That makes interactive the third largest medium in the U.S., behind television's 44.2% share, and magazine's 18.4% share of 2010 advertising budgets. According to GroupM's estimates, interactive media will overtake newspaper's U.S. advertising share this year. Newspapers, which had a 14.8% share of U.S. ad spending in 2008, will fall to a 13.6% share this year, and a 12.4% share next year. Interactive media had a 13.9% share in 2008.
Radio's U.S. advertising share also continues to erode, dropping to 5.6% this year, from 6.0% in 2008. GroupM predicts radio's share of U.S. ad spending will drop to 5.2% in 2010.
Out-of-home media spending remains steady at 2.7%.
While the U.S. isn't the largest interactive media marketplace in the world in terms of penetration, it is the biggest in terms of advertising volume. While the GroupM report does not break out the components of interactive media, it estimates that marketers will spend $23.9 billion on interactive media in the U.S. in 2010, representing 39.9% of the world's $59.9 billion interactive advertising marketplace.
The largest market in terms of interactive media penetration is the U.K., where British marketers will spend 30.9% of their advertising budgets on interactive media, followed by Denmark, where interactive media will have a 28.4% share next year. Ireland has the smallest interactive advertising penetration of any major Western industrialized nation, with a 3.0% share in 2010, up from just 1.8% in 2009.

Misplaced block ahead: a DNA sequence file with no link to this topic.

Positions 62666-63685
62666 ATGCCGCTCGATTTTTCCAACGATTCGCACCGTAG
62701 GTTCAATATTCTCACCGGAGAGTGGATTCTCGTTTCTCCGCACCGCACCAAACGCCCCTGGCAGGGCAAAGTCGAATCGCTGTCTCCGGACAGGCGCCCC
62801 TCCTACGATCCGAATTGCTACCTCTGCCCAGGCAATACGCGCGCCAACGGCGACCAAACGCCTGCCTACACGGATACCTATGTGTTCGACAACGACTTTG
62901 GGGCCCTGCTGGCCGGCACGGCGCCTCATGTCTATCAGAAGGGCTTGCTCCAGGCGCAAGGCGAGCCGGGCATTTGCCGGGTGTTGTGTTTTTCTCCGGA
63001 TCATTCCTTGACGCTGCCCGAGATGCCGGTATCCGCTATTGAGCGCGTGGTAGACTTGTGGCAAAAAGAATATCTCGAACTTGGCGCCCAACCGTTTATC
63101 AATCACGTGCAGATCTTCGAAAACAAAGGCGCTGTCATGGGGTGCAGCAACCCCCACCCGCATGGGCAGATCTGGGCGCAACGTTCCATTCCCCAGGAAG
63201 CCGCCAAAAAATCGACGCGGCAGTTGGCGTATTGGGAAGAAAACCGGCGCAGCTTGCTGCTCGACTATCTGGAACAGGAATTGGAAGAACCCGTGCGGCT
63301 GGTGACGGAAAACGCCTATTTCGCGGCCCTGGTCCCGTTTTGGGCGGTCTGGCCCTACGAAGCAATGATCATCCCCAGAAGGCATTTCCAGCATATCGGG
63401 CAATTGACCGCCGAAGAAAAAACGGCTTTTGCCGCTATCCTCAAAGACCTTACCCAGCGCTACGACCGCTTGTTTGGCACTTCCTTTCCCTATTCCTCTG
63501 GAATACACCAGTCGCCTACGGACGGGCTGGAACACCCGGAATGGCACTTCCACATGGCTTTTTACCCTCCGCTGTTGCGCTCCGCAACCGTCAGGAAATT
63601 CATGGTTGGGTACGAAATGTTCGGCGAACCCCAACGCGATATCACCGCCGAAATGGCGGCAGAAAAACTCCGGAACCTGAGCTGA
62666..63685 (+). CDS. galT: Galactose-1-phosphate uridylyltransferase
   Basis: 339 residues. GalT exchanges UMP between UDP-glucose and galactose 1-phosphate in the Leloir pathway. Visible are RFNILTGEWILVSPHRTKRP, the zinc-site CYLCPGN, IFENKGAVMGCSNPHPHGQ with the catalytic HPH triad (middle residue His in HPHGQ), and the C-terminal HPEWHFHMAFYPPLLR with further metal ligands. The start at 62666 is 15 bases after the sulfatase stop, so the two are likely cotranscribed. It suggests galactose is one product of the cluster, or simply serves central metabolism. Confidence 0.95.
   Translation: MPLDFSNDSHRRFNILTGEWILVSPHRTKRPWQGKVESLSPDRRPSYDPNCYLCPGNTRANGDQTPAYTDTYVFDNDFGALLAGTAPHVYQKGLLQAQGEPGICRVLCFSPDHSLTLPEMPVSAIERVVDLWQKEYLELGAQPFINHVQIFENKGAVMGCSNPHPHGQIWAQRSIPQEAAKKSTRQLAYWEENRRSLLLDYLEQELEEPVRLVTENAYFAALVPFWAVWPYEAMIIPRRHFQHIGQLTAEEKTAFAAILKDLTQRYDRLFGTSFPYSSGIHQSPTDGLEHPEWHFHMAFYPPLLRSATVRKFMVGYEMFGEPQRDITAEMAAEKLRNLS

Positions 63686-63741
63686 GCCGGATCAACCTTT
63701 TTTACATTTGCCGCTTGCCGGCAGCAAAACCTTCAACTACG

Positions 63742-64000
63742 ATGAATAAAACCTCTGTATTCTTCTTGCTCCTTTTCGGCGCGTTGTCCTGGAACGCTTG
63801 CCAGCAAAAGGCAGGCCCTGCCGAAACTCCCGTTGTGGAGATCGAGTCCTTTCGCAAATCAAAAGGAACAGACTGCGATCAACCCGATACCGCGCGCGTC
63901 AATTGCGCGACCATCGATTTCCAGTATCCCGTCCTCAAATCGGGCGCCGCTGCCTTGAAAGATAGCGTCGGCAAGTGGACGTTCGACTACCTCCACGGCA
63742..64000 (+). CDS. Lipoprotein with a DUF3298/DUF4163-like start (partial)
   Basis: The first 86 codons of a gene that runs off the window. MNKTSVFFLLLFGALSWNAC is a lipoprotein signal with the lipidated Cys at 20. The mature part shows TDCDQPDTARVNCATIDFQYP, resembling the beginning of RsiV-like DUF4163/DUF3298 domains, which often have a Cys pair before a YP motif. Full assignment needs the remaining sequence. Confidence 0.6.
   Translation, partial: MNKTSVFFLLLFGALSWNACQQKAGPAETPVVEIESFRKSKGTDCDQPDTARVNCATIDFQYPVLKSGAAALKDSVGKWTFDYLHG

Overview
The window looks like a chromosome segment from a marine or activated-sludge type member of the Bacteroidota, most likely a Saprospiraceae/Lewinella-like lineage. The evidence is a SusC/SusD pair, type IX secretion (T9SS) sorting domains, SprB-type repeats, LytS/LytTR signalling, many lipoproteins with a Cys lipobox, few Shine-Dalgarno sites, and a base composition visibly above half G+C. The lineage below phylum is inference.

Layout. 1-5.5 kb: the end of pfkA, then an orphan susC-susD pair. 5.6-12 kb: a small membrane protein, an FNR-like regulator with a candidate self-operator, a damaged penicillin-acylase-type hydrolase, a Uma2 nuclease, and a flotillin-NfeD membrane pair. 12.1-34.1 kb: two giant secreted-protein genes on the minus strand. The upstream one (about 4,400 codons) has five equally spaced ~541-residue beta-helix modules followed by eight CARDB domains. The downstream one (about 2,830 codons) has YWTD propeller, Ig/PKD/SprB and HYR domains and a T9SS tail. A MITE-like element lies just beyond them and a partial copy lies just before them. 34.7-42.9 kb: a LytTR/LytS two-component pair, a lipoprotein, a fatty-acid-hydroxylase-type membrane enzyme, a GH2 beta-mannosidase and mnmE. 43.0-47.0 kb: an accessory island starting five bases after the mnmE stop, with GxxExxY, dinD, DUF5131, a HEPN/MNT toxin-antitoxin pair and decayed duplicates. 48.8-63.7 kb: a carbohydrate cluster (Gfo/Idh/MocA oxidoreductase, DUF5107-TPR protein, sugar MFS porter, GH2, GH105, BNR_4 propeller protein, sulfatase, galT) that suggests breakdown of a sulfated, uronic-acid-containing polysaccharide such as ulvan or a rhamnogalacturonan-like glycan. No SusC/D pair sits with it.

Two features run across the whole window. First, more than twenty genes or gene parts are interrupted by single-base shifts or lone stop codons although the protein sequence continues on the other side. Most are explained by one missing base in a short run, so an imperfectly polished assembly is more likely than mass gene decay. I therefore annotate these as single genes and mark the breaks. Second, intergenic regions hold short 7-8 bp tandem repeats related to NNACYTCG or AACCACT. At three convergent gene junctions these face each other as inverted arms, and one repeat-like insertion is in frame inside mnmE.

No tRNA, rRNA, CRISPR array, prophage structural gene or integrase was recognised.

Globally, marketers will invest 14.6% of their worldwide advertising budgets on interactive media, up from 13.2% in 2009.
GroupM Futures Director Adam Smith, the author of the new forecast, said the only other major media to increase share during the global advertising recession are TV and outdoor media.
"TV and out-of-home have both added share of global ad investment, while newspapers continue to shed a point of share a year," he noted in the report. "It may also be the case that TV and out-of-home's relative cheapness compared to newspapers has encouraged this, and perhaps newspapers have been less willing to flex pricing too."